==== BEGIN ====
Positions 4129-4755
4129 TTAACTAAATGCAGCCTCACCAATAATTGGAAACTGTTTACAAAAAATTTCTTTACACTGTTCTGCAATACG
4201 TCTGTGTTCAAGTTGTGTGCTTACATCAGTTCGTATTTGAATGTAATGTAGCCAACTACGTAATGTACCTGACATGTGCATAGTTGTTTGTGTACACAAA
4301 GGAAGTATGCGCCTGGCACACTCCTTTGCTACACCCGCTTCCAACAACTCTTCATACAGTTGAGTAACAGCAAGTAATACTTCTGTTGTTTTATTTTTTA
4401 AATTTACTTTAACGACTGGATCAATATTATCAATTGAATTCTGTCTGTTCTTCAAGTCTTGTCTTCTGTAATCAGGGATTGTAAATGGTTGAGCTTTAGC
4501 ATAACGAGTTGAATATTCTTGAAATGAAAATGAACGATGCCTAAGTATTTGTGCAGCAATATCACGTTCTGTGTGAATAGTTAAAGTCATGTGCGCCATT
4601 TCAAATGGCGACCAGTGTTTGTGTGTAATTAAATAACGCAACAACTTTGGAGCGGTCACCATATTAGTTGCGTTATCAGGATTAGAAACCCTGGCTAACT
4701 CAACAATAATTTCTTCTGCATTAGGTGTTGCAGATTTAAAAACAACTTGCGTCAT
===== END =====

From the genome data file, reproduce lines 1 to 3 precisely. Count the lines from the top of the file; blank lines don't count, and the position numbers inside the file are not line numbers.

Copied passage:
Positions 4129-4755
4129 TTAACTAAATGCAGCCTCACCAATAATTGGAAACTGTTTACAAAAAATTTCTTTACACTGTTCTGCAATACG
4201 TCTGTGTTCAAGTTGTGTGCTTACATCAGTTCGTATTTGAATGTAATGTAGCCAACTACGTAATGTACCTGACATGTGCATAGTTGTTTGTGTACACAAA